Straight line aerodynamics for example, has evolved to a point where slipstreaming alone without the aid of DRS will seldom get you close enough to the next car to attempt a pass. At the same time, aerodynamic downforce is so significant that in turns a following driver can only get so close before the vacuum created by the leading car renders his downforce insufficient. This means he can’t close the gap any further. Combine both these aerodynamic factors along with grippy and durable tyres and the result is processional racing.

DRS, KERS, volatile tyres enable much more interesting and exciting races. To describe current F1 as ‘WWE’ is a rather extreme overstatement. When the cars line up on the grid the outcome of the race is still far more unpredictable than the early 2000’s racing was.

Personally, I would like the regulations to be overhauled. Very tightly restricted budget with totally unrestricted technical regulations. Traction control, ABS, ground effect, active suspenion, different engine types, ‘f’ ducts, continuously variable automatic transmission, moving aerodynamic devices, fan cars, even six wheelers! Innovation, imaginitive engineering. This is what Formula 1 is supposed to be about. A change such as this would hopefully return (even surpass) F1 to the quality of racing seen in the early 90’s.

With tightly restricted budgets, teams and designers would have to choose carefully what innovations and technologies they are going to pursue. Rules are for the racetrack, the workshop/factory/laboratory should not be hindered by such things. I bet men like Adrian Newey have some ideas they would love to implement if allowed to do so. 🙂

31

Great write James and love that you add the track lay out.(keep it up for every race)

As for tyres, everyone has the same choices and there are the same 2 choices for everyone for cost reasons, imagine the cost and management if Pirelli let the teams choose whatever they liked. it’s the same for everyone it’s up to them to setup to the tyres chosen.

32

James/Community:

I have wondered why it is not possible for teams to nominate their chosen tire compounds for each race in enough time to logistically make sense. Teams could pick the tires they would race on- say 2 months in advance of a race. Then teams with higher wear could decide on different strategies than teams with lower wear. To me this would spice things up and open the door for lots of different speculation on strategies when the team’s choices are published for everyone to see. Seems like a pretty simple way to spice it up and stop teams from crying about the tires they are given. Heck- you cold even see someone like Marussia throwing a flyer by choosing super-softs for a run at pole position on a track typically suited to harder tires. I wouldn’t mind seeing that!

33

Never thought of it this way… this could very amusing to see indeed…

34

James:

Has F1 considered shorter pitlanes or increasing pit lane speed limit to encourage more attacking strategies ??

35

I think the pit lane speed limit is set as fast as possible at each race with special consideration given to the width of the pitlane and how close the garages are to each other.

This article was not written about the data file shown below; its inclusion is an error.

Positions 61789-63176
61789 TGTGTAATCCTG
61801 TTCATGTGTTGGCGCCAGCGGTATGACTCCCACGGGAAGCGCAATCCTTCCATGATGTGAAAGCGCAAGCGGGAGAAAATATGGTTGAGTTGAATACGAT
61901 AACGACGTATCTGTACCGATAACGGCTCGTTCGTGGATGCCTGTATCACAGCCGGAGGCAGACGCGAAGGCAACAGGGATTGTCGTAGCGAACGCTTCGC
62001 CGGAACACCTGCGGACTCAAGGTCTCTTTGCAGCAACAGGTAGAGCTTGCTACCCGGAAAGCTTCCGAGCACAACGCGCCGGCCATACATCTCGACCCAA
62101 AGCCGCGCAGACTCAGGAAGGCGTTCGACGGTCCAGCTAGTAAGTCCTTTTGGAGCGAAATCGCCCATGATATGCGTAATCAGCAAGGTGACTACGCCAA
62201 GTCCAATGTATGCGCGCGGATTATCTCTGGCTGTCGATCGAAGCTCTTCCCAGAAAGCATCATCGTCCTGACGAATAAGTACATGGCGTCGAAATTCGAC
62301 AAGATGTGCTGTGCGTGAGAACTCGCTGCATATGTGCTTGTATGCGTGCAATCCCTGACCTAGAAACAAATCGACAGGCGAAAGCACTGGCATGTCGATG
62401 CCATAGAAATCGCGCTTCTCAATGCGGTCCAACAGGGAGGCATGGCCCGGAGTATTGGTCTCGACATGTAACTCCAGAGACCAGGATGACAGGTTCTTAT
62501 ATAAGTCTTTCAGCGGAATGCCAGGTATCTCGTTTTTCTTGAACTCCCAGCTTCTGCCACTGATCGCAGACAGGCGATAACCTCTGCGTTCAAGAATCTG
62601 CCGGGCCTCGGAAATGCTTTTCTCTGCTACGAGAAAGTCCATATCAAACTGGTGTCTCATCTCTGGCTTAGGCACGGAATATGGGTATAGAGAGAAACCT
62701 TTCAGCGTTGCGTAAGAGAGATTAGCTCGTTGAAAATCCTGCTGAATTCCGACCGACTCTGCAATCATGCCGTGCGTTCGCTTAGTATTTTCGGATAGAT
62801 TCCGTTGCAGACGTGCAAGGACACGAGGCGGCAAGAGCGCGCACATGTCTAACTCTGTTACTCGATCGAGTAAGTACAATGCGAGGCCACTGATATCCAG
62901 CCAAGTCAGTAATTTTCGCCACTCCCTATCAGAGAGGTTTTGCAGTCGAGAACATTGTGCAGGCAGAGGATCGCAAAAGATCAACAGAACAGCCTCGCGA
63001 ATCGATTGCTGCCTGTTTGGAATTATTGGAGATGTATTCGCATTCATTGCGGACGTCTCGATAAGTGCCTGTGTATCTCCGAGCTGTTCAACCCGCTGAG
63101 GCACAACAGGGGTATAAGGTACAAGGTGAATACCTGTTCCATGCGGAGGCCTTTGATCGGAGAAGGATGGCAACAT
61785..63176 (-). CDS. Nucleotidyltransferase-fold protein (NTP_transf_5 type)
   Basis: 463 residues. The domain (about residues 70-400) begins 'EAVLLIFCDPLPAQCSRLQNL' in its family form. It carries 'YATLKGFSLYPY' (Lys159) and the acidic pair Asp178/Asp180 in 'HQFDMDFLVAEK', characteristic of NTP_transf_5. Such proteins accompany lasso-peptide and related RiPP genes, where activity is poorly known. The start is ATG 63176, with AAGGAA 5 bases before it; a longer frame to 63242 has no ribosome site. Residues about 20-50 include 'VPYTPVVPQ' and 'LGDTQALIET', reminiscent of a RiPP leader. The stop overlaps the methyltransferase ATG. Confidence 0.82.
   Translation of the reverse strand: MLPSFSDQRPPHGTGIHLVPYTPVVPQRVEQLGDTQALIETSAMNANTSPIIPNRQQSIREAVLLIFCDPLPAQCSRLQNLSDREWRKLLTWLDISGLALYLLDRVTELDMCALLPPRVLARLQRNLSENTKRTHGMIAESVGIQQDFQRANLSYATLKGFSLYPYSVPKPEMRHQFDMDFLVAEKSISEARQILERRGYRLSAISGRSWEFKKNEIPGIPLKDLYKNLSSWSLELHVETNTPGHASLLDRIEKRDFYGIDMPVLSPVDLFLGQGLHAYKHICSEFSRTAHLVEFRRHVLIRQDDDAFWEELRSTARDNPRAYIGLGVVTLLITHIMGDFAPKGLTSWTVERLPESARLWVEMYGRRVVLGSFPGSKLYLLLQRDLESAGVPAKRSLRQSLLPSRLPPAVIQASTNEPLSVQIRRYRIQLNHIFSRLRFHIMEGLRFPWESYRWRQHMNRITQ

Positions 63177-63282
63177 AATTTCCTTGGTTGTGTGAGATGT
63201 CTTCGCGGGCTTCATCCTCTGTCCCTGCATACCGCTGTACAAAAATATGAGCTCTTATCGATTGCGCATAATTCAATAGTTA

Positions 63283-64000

36

You mean as fast as possible, as in Monaco in the early 90s (where there was no limit) or as fast as possible as in Monaco today?

37

This is fantastic James, just when I thought these pre-race summaries couldn’t get any better, you do yourself proud. Love the track graphic from the FIA.

Keep it up James, I’m so excited about the way the season is playing out already.

38

I’m not opposed to degrading tires, but if conserving tires is always faster than driving the hell out of them and giving them a few cool laps in between, then the concept is broken.

In a perfect world choosing “soft, hard, hard” and “conserving tires” would be just a tad slower but more secure than an aggressive “soft, soft, soft, hard” strategy. Taking some risks should always pay off, even though it may end in tears from time to time.

39

James do you know when Redbull and Ferrari intend on installing the FRIC suspension? Merc and Lotus will struggle to be at the front once those 2 teams implement these passive ride height controls.

40

James, as so many note, your efforts at providing the wider background articles are sincerely appreciated. Apologies for this suggestion being off topic, but it would be interesting to have some analysis of driver performance from the wider/career-type perspective, including team-related issues/politics. For example, it is mentioned above that Bahrain is one track where LH has not won. He arrived with a whole lot of “promise” in the media and continues to be noted as “fast” but the championships really haven’t followed and one woul think he can be truly called a “veteran” by now. There are several others in the field for whom this type of a look-see might prove interesting – Hekki and Button also comes to mind as arriving with significant promise proclaimed. Just a thought. Thanks again for your good work.

41

I’m surprised that no one mentioned that the hard is equal to last years’ medium and the medium is equal to the soft. So the hard or medium tyre makes no difference to last year. In other words, it’s theoretically the medium and soft (2012).